I just had a birthday yesterday. Made me think of posting this blog I wrote a little while back.
I remember being in elementary school and seeing pictures of senior classmen and thinking to myself, “those guys look like grown-ups!” I mean they were bigger, looked mature, and had facial hair (well stubble since they weren’t allowed to have facial hair at my high school). I remember wondering what it must feel like to be an adult. Adulthood looked like a completely different realm, in which children are born, money is earned, bills are paid, cars are driven, people look older, act more mature, and have it together.
Interestingly, as I got older and moved into the upper grades, I remember looking at myself and my classmates and thinking “Man, we don’t look as old as the seniors looked back when I was little. What’s up with that?” I didn’t really feel as old as they looked.
Soon I progressed through college (I was a young non-traditional student) and have been working part-time as a substitute teacher and a singer in a band. This brings me to an interesting place in life. You see, I’m no longer an elementary student, a teenager, or even a college student, yet I’m single, with few obligations, and still look at other people as “the adults” around me. My age, facial hair, relatively mature actions, and job allow me to be categorized as an adult, but why don’t I feel like one? And, on that note, what does it even feel like to be an adult? Maybe other people experience this, too. Come to think of it, I remember my dad telling me one time that he didn’t even feel “old” or like he was old enough to have children and be doing all the adult things he did.
Maybe I just have a romantic notion of what it means to feel like an adult—an elusive and enigmatic feeling at that. You know, that sense you have as a teenager that things are different as adults; that the problems you face in school will fade and life will be better as an adult; that the petty interpersonal problems and insecurities of youth will be transformed or erased by the passing of time and the new raiment of adulthood. Like I said—romantic notions.
Recently I’ve had my attention piqued when in the presence of groups that I feel would be in the adult category. As I observed these various interactions, something dawned on me. I watched and listened to conversations in which the language and topics would rival a high school guys’ locker room. I saw people leave a group early because they couldn’t stand someone else in the group. I saw one man talking about himself in such a way that belied deep insecurity. And, I heard complaining that sounded just like kids. At least, these were my perceptions—possibly judgmental and biased—but sincere.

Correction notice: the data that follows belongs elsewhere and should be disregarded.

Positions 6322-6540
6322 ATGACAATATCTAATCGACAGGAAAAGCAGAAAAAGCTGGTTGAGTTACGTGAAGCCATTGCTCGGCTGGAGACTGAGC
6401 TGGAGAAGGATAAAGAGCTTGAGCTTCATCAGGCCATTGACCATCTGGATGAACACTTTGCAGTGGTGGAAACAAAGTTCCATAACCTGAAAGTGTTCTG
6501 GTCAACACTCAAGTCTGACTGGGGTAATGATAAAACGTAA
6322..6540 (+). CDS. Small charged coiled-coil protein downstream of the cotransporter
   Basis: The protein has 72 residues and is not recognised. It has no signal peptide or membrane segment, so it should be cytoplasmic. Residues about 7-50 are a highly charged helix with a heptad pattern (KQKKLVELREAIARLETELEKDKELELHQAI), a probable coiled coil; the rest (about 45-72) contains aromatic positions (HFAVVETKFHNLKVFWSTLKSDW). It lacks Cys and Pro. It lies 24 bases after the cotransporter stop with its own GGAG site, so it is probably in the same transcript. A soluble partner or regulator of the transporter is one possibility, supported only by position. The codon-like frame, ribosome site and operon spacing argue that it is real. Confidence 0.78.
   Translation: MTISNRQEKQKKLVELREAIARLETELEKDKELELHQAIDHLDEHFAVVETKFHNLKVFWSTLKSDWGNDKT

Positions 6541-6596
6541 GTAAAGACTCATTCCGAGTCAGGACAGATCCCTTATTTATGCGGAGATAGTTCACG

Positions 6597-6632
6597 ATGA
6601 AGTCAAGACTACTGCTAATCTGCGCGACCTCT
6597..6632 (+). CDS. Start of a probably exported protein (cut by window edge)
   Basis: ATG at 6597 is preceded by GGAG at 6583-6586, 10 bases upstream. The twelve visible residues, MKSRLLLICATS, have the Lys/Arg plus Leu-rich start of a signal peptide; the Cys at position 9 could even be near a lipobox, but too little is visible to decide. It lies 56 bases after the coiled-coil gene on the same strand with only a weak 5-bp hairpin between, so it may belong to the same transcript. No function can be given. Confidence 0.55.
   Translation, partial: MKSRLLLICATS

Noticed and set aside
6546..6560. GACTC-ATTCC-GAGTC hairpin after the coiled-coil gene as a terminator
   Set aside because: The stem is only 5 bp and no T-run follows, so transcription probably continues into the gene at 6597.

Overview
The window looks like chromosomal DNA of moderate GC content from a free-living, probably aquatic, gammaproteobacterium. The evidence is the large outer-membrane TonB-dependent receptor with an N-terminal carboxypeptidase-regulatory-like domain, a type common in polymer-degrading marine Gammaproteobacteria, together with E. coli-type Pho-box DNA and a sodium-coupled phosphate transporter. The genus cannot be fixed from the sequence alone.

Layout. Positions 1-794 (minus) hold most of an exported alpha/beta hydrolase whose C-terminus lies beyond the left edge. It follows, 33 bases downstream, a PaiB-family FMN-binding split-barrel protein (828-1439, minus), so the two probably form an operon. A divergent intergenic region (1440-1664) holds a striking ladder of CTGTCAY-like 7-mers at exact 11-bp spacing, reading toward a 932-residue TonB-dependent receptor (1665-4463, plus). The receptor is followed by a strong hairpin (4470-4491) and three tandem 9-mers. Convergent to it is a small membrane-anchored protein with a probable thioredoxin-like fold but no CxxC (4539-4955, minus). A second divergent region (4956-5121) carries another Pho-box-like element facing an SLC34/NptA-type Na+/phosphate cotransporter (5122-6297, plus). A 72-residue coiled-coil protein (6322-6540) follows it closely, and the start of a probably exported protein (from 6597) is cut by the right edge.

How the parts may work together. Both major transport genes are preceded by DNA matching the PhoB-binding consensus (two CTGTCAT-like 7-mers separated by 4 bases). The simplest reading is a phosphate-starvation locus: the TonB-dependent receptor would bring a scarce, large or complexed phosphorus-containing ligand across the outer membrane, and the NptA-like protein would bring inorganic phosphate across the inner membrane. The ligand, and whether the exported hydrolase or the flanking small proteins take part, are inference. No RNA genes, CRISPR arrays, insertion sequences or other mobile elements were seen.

I just began to think, “wow, adults are just like teenagers, only they look older, have more money and power, and think their complaints are more legitimate.” The insecurity is still there. The grumbling and petty interpersonal problems are, too. Furthermore , what mere mortal in any time or place has had it all together?
And, I guess the only difference between them and me, is that I don’t feel like the adult I feel they are.
Maybe I think about adulthood the same way others think about Christianity. We see either super-Christians who have it all together, or we see believers who don’t match up to our romantic notion of what we think it means to be a Christian. Is it possible that we’re just waiting for that feeling of being a “good Christian” or “close to God” when we’ll have it all together? I suppose maybe I should stop waiting for the elusive “click” of turning into an adult, and concentrate more on the fact that I am one—along with all the benefits and responsibilities that come with that state of being. Maybe we should stop waiting for that elusive “click” of having it all together as a believer and concentrate on the fact that we are, from the moment we turn to Jesus, already covered by Grace—along with all the benefits and responsibilities that come with that state of being—regardless of how we feel.